Interview with entrepreneurs
a) The Entrepreneur Before They Started The Venture
-Did the entrepreneur have parents that were entrepreneurial?
-What is the entrepreneur’s educational background?
-What is the entrepreneur’s previous work experience (before starting the venture)?
-Did the entrepreneur have any role models when growing up?
-Did the entrepreneur do entrepreneurial things as a youth?
-When did the entrepreneur know he/she wanted to be an entrepreneur?
b) The Entrepreneur At The Time He/She Started The Venture
-What was the entrepreneur’s primary motivation for starting a business? What were the factors that led him/her to start the venture?
-What were the entrepreneur’s goals at the time they started the venture
-What sort of beliefs did the entrepreneur have (e.g., about employees, partners, debt, etc.)
-Did the entrepreneur seek to establish a “lifestyle” business, a “rapid growth” business, or what? Did their growth orientation change over time?
-What sort of resources (not just financial) did the entrepreneur have when they started the venture? What sort of network did they have? Were there any especially creative things they did to come up with the needed resources?
-How concerned was the entrepreneur with control when starting the venture? Explore their need for control (of the venture, of people, of decision-making).
-What was the entrepreneur’s risk orientation when they started the venture?
-Did the entrepreneur write a business plan?
-Did the entrepreneur feel prepared to start the venture at the time he/she started it?
-How long was a typical work day and work week when the entrepreneur first started the venture?
c) The Entrepreneur As She/He Grew The Venture
-How have the entrepreneur’s goals and values changed since they started the venture?
-Did the entrepreneur’s risk orientation change as the venture grew?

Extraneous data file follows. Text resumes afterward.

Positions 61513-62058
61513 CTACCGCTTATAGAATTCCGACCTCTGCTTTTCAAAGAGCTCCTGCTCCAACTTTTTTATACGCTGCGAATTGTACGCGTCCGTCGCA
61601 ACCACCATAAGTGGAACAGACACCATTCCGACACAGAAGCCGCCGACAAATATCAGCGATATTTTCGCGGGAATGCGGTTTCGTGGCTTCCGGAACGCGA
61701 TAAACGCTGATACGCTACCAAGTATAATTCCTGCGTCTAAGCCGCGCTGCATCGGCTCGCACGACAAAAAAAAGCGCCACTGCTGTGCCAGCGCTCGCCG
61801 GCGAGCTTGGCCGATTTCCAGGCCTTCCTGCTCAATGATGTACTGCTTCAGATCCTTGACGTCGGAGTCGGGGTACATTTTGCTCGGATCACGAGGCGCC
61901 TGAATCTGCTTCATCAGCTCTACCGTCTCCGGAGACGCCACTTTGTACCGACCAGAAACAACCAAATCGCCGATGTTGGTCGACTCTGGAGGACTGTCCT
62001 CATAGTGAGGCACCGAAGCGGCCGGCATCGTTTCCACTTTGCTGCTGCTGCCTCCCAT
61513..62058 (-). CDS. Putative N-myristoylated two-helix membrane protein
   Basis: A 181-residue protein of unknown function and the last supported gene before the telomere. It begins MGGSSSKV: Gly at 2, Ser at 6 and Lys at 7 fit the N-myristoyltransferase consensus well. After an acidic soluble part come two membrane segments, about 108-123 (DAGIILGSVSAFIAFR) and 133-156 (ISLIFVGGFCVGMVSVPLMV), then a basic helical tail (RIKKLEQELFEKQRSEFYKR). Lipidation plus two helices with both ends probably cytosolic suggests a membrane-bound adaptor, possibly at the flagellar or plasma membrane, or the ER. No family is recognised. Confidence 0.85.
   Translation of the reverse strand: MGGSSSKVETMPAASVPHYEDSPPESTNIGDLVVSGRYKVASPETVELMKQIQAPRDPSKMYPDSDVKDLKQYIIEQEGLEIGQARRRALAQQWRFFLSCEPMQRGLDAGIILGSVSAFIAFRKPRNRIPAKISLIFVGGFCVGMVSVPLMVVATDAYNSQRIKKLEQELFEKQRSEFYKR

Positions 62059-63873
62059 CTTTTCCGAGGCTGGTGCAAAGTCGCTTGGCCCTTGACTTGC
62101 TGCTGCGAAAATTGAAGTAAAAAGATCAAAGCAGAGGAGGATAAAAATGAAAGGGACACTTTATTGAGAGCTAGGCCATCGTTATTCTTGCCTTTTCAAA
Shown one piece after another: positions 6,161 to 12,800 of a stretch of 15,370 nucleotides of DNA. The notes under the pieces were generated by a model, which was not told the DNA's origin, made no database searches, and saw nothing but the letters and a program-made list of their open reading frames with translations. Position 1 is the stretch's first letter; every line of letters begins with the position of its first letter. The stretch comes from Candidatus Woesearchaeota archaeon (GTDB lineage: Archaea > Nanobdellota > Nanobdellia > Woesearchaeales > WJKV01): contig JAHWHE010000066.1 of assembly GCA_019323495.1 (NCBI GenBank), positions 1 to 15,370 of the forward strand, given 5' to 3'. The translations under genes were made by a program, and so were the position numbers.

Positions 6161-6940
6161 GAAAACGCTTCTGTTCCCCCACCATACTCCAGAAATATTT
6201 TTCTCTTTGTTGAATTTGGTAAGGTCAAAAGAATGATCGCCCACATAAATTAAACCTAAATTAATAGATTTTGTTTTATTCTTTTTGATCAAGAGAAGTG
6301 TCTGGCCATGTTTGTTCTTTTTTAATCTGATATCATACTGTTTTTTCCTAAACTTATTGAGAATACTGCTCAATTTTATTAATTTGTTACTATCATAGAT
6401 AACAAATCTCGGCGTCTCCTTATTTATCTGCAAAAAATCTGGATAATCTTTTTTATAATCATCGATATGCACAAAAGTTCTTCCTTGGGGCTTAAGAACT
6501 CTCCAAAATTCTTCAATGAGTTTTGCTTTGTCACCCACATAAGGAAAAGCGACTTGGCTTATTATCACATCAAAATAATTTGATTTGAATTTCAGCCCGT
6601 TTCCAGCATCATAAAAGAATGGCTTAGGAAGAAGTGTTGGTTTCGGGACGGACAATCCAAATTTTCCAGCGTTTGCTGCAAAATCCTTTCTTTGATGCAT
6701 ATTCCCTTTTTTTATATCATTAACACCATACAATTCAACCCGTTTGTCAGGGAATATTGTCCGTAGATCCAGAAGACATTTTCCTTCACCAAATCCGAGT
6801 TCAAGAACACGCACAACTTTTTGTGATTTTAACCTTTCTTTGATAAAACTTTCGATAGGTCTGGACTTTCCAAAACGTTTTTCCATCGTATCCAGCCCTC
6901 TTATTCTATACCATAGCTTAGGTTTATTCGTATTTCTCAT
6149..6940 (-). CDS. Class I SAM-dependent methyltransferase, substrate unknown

-Did the entrepreneur’s need for control change as the venture grew?
-Did the typical work week change as the venture grew (in terms of how much time the venture required and in terms of how the entrepreneur allocated his/her time)?
-Did the entrepreneur make assumptions when they first started out that subsequently proved to be wrong? What sort of insights were gained?
-What key mistakes did the entrepreneur make along the way? What were some of the key lessons learned? (ask about their greatest moment and their worst moment)
-Were there some critical points in the development of the venture when the venture almost failed, or when the entrepreneur found himself/herself at a critical crossroads in terms of some vital decision or issue that had to be addressed in a certain way or the venture would have failed?
d) The Entrepreneur Today And Tomorrow
-What would the entrepreneur do differently if they had it all to do over again?
-What key personal characteristics does the entrepreneur see in himself or herself that were especially critical for achieving success with this particular venture?
-What are the entrepreneur’s plans for the future in terms of the venture?
-What is the entrepreneur’s “exit strategy” or do they have one?
-What advice, based on his/her own experience, does the entrepreneur have for a student interested in starting a venture today?
The final section of the write up should address how the findings of the interview apply or are meaningful to the student himself or herself. What did the student learn or discover that has meaning for their own plans, for their own future? What did you discover about yourself?
Another useful idea is to structure your interview with the easier questions up front. Build up to the more threatening or personal questions, and then end with some questions that are more reflective and future looking. Don’t accept superficial answers if you can avoid them. Don’t accept the politically correct response. It is critical that you probe. Ask people to elaborate or explain what they mean, or why.